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DISCUSSION AND CONCLUSIONS

Our main conclusion is that the two best constants to study for our present purposes are the ones derived from the Reuss and Voigt bounds, Geff(1) and Geff(2). Furthermore, these estimates are naturally paired with the Voigt and Reuss bounds on bulk modulus through the product formulas (see the Appendix for a derivation)
 (55)
The product formulas are true for both drained and undrained constants, but of course the numerical values of these constants differ in going from drained to undrained constants. Of these two estimates, Geff(2) has the simplest form and further is paired with the Reuss bound on bulk modulus, which is actually the true bulk modulus of the simple (not polycrystalline) layered system. So we believe, based on theoretical considerations - especially using energy estimates, that this choice is worthy of special attention. But the numerical experiments show that has quantitatively very similar values while Geff(1) has qualitatively similar behavior in the cases studied. So the practical advantages of this one choice over the others may not always be overwhelming.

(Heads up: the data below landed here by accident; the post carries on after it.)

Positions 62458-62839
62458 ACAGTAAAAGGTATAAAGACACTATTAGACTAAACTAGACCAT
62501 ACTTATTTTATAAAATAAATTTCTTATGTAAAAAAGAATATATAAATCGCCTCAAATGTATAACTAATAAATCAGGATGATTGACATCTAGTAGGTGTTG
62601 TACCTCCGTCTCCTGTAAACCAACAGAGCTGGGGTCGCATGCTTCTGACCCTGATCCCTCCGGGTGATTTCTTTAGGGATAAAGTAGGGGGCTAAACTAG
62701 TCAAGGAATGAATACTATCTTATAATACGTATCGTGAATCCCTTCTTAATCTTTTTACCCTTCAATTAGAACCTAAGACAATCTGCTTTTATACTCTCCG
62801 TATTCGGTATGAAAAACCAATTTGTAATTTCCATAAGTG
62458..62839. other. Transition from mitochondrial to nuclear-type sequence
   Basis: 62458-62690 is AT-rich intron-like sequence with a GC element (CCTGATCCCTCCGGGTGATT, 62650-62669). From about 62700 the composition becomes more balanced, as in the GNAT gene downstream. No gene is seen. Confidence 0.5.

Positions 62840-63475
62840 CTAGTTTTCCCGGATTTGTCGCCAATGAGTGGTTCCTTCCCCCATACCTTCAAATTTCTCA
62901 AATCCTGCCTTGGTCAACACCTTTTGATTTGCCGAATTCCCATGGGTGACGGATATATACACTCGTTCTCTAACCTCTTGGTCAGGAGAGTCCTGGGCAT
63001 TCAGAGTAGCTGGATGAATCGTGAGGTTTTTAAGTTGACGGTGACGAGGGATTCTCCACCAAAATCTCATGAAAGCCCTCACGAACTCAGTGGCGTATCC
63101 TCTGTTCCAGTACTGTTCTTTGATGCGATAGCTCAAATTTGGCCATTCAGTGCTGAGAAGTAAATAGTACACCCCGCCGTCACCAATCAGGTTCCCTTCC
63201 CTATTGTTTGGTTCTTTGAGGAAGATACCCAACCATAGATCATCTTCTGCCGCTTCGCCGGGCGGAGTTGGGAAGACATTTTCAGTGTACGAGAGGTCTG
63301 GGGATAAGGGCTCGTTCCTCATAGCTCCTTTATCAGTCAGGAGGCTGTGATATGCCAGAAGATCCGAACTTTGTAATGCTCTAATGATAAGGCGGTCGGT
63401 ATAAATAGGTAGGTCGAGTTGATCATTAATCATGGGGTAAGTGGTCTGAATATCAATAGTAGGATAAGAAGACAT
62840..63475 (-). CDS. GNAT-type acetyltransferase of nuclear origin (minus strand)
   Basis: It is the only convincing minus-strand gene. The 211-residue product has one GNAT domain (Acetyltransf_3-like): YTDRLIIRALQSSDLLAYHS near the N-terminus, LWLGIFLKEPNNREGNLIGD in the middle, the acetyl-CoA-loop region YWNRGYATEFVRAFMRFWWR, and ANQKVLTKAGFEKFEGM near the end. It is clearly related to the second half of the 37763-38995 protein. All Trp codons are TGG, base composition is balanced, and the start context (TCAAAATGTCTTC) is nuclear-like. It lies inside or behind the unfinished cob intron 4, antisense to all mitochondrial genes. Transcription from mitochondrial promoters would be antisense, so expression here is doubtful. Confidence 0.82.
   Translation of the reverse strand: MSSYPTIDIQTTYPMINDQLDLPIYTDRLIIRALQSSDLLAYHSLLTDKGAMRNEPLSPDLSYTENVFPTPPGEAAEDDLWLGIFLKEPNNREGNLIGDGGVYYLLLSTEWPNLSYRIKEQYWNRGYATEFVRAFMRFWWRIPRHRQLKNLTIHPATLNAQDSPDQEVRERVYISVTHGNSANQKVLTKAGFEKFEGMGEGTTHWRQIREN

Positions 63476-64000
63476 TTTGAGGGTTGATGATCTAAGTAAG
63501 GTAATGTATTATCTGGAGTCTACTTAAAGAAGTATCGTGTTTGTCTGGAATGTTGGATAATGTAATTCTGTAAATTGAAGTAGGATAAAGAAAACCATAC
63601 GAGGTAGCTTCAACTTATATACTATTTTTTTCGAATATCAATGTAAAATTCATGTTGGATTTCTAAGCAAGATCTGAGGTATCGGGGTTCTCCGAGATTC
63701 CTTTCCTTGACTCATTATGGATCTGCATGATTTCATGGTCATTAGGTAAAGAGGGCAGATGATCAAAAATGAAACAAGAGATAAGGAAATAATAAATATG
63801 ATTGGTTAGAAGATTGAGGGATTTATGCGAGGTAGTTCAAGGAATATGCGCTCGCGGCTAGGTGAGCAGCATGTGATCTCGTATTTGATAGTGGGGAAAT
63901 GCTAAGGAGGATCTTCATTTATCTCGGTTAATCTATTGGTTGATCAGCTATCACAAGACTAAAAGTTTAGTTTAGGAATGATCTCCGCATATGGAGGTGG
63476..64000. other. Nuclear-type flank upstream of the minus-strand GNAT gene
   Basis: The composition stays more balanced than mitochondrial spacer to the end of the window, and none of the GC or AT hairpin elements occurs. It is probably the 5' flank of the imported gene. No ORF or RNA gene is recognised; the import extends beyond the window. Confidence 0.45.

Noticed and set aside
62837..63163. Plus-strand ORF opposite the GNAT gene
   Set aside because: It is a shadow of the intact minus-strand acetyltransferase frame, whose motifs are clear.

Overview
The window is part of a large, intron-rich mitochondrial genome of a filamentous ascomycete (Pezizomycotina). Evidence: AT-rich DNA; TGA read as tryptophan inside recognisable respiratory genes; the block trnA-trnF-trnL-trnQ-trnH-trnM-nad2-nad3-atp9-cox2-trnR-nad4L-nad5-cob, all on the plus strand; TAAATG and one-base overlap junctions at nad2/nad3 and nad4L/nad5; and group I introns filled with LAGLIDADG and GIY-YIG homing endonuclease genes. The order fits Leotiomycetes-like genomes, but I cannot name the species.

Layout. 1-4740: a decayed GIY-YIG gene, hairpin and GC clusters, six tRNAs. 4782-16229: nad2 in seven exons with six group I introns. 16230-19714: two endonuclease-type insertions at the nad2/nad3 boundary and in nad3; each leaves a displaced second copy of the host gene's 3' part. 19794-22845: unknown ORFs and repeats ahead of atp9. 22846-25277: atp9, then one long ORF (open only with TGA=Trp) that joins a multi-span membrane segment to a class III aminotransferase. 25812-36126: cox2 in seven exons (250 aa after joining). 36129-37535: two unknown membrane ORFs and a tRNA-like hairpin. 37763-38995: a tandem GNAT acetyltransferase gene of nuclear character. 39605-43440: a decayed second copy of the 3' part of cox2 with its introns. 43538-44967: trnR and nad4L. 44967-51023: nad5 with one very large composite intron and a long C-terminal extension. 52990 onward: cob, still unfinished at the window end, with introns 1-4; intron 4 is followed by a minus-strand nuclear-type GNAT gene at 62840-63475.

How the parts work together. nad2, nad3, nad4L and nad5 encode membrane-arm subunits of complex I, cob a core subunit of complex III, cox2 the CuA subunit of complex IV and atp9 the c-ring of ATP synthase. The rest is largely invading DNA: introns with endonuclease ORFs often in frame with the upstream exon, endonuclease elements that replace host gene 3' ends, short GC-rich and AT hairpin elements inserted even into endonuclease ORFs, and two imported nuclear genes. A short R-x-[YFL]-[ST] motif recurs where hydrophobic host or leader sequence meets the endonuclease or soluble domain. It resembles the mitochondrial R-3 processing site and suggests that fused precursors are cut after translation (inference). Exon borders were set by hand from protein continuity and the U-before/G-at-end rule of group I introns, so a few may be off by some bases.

Eq.(60) shows explicitly that Geff(2) = m together with generally negative corrections whose magnitude depends strongly on fluctuations in layer shear modulus. The contribution of these correction terms decreases as Skempton's coefficient B increases, so Geff(2) is a monotonically increasing function of B. This is exactly the behavior we were trying to explicate in the present paper, so (60) is one example of the types of aid-to-intuition that we were seeking. The leading term in Geff(2) is also easy to understand, as Geff(2) was first obtained here using the Voigt average, which is an upper bound on the overall behavior; so it is natural that the leading term is m, which is just the Voigt average of the 's in the layers.

Next: ACKNOWLEDGMENTS Up: Berryman: Poroelastic shear modulus Previous: NUMERICAL EXAMPLES
Stanford Exploration Project
7/8/2003